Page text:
I went to the elliptical machine for the morning workout, and on this day decided to plug in “Monkees Radio” on my Apple iTunes account. I have a thing about 60’s pop, both because it’s catchy and fun, and also because it brings up happy memories of being a child in (but not necessarily of) the 60’s.
Of course, the Beatles dominated the era, musically speaking. I was in the first grade when they first appeared on Ed Sullivan. Not having a sister beyond third grade, we were a younger family and thus not clued into the big event. However, the next day and for the following week, our entire school seemed hypnotized by the show. Recesses were filled with children, arms around necks walking as one, singing “She loves you, yeah, yeah, yeah” and “I wanna hold your hand-a-an-a-anna-and. I wanna hold your hand.” It didn’t take long for me to get hooked to the sound, when I could finally hear it for myself.
I may have missed the televised musical moonshot, but heaven for a tyke like me came soon enough when The Beatles launched their thoroughly enjoyable Saturday morning cartoon series. Normally, I missed the best cartoons on Saturday morning. Being a Catholic kid who attended public school, Saturday mornings meant something between three to forever hours in religious instruction (CCD) classes. There, nuns crammed an entire week of religious instruction into one single morning. But, it was not just any morning. CCD was held on blessed Saturday morning — i.e., the time of prime time children’s programming. All three major networks devoted the time with the best and latest cartoons, along with advertisements of the latest toys, candy, and sugared cereals. There was no better place (or maybe worse) for a kid to be on Saturday morning except plastered in front of what my father called “the nut box.”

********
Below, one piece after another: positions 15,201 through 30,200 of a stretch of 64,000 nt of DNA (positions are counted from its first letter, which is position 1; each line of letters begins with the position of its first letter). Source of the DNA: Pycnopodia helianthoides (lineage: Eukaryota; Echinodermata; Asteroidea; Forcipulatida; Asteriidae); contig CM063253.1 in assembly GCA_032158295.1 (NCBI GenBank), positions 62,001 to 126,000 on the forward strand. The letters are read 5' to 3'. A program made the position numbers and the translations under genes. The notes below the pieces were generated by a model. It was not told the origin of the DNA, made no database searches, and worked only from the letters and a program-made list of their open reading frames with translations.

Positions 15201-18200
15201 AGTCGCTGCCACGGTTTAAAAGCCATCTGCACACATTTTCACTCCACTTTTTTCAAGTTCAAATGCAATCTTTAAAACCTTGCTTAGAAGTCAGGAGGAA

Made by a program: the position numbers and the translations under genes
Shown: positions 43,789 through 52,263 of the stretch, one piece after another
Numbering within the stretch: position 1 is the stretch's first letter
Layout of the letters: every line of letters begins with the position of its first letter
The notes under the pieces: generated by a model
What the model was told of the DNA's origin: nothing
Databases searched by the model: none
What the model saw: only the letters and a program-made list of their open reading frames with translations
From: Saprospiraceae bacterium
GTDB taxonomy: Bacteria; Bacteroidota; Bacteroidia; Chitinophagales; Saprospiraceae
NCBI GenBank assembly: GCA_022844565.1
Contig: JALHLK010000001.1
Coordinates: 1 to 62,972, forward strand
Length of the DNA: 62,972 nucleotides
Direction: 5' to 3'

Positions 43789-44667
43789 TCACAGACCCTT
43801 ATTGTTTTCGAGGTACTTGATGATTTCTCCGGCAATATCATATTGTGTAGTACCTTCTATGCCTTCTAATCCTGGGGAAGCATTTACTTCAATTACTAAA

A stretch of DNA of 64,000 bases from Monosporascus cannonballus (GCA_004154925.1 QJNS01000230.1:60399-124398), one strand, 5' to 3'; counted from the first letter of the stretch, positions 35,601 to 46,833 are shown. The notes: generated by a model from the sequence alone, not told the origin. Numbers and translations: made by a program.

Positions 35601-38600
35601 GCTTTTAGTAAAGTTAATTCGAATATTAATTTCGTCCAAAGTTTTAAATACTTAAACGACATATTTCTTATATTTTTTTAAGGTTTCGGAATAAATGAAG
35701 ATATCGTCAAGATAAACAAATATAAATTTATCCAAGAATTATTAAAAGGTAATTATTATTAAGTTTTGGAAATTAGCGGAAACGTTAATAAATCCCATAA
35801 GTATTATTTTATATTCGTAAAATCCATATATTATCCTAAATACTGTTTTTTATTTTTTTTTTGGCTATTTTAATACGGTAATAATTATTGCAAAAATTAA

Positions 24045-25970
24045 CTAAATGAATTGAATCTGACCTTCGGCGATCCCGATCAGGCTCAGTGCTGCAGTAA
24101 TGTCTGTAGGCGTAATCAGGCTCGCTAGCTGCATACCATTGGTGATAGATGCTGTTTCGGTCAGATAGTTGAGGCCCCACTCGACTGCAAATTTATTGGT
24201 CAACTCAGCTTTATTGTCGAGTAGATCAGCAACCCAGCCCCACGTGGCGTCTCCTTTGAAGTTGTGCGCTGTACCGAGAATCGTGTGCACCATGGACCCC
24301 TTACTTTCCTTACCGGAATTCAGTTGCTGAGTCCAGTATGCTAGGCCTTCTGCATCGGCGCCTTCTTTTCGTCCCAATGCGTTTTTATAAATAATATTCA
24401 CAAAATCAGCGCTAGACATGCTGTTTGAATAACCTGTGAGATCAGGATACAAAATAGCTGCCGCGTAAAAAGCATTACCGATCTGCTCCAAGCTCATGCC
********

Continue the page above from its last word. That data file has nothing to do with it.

Yet for some reason, The Beatles cartoon show came on late enough in the morning that we could catch it when we got home. This act of mercy was almost enough to believe in God and unmerited grace (though not necessarily the sanctifying kind, which the nuns drilled into us through the Baltimore Catechism Q and A format).
So, I love the 60’s. I tell millennials and gen-Xers that 60’s music was so awesome, especially in its peak of 1967, that you didn’t dare stray too far from a radio. It was the Summer of Love, followed by the autumn of Hair, the release of Sargent Pepper, and Light My Fire. The radio burst with amazing sounds. And yet, for a suburban kid like myself anyway, AM Top 40 radio also served as a sort of filler while we waited for a big announcement: the “world premiere!” of the latest Beatles release. What would it be? Another Eleanor Rigby? Yellow Submarine? (we kids loved that) Strawberry Fields Forever? So, the radio was on…Wait for it…wait for it…Monkees now playing…cool…still waiting for it…Incense and Peppermints, cool….wait for it….and then: I Am the Walrus!!! with Hello Goodbye on the flip side. WOW! They did it again.